Opioid-induced hyperalgesia

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Opioid-induced hyperalgesia[1] or opioid-induced abnormal pain sensitivity,[2] also called paradoxical hyperalgesia[3] is a phenomenon associated with the long term use of opioids such as morphine[citation needed], hydrocodone[citation needed], oxycodone[citation needed], and methadone[citation needed]. Over time, individuals taking opioids can develop an increasing sensitivity to noxious stimuli, even evolving a painful response to previously non-noxious stimuli (allodynia)[citation needed]. Some studies on animals have also demonstrated this effect occurring after only a single high dose of opioids.[4]

Although tolerance and opioid-induced hyperalgesia both result in a similar need for dose escalation, they are nevertheless caused by two distinct mechanisms.[5] The similar net effect makes the two phenomena difficult to distinguish in a clinical setting. Under chronic opioid treatment, a particular individual's requirement for dose escalation may be due to tolerance (desensitization of antinociceptive mechanisms), opioid-induced hyperalgesia (sensitization of pronociceptive mechanisms), or a combination of both. Identifying the development of hyperalgesia is of great clinical importance since patients receiving opioids to relieve pain may paradoxically experience more pain as a result of treatment. Whereas increasing the dose of opioid can be an effective way to overcome tolerance, doing so to compensate for opioid-induced hyperalgesia may worsen the patient's condition by increasing sensitivity to pain while escalating physical dependence.[citation needed]

The phenomenon is uncommon, mainly occurring among palliative care patients following a rapid escalation of opioid dosage.[6][7]

Mechanism of Action[edit]

The precise mechanisms underlying opioid-induced hyperalgesia are poorly understood. The sensitization of pronociceptive pathways in response to opioid treatment appears to involve several pathways. Research thus far has primarily implicated the abnormal activation of NMDA receptors in the CNS, and long-term potentiation of synapses between nociceptive C fibers and neurons in the spinal dorsal horn.[8] One possible strategy for treating hyperalgesia involves blocking activation of these receptors with NMDAR antagonists such as ketamine, dextromethorphan, or methadone (which has NMDAR antagonist properties in addition to being an opioid analgesic). Human studies examining the benefit of combining opioid treatment with NMDAR antagonism have yielded mixed results, and few conclusions can be drawn until larger studies are conducted. Targeting the NMDA receptors in areas of potential pathology (such as the dorsal horn of the spinal cord) is a challenge considering their widespread presence throughout the spinal cord and brain, and the profound psychotomimetic side effects associated with known NMDAR antagonists may limit their clinical potential as adjuvants to the treatment of pain. Gliosis due to the TLR4 agonist effects of opioids has also been implicated in both hyperalgesia and tolerance.[citation needed]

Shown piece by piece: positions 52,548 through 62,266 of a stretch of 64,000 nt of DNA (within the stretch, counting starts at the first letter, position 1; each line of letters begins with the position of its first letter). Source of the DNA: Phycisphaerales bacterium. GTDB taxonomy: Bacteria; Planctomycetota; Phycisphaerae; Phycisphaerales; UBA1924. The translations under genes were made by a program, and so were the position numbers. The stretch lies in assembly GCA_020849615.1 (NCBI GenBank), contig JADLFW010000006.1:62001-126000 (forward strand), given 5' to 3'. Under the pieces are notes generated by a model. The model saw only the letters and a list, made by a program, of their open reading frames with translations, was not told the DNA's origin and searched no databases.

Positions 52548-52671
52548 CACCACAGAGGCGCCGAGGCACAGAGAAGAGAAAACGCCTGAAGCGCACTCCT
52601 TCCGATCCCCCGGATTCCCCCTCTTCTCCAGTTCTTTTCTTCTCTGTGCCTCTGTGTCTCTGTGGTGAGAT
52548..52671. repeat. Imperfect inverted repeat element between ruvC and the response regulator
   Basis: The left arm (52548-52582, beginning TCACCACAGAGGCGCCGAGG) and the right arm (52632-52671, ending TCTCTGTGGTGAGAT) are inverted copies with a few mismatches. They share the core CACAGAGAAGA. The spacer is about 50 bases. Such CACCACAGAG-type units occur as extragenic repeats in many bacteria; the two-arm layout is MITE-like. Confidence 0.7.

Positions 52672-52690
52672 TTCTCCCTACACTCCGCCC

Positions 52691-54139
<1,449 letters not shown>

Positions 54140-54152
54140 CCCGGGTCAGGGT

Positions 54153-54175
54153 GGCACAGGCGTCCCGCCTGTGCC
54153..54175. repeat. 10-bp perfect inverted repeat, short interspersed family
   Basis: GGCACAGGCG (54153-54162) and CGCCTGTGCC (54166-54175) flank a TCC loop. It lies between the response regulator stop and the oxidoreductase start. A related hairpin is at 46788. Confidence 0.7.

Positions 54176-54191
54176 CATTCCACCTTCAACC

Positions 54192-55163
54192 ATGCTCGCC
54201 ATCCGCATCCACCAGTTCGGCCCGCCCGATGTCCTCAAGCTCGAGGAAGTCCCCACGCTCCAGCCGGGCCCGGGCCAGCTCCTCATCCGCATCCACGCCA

Criticism[edit]

In examining the published studies on opioid-induced hyperalgesia (OIH), Reznikov et al criticize the methodologies employed on both humans and animals as being far-removed from the typical regimen and dosages of pain patients in the real world.[9] They also note that some OIH studies were performed on drug addicts in methadone rehabilitation programs, and that such results are very difficult to generalize and apply to medical patients in chronic pain. In contrast, a study of 224 chronic pain patients receiving 'commonly-used' doses of oral opioids, in more typical clinical scenarios, found that the opioid-treated patients actually experienced no difference in pain sensitivity when compared to patients on non-opioid treatments. The authors conclude that opioid-induced hyperalgesia may not be an issue of any significance for normal, medically-treated chronic pain patients at all.[9]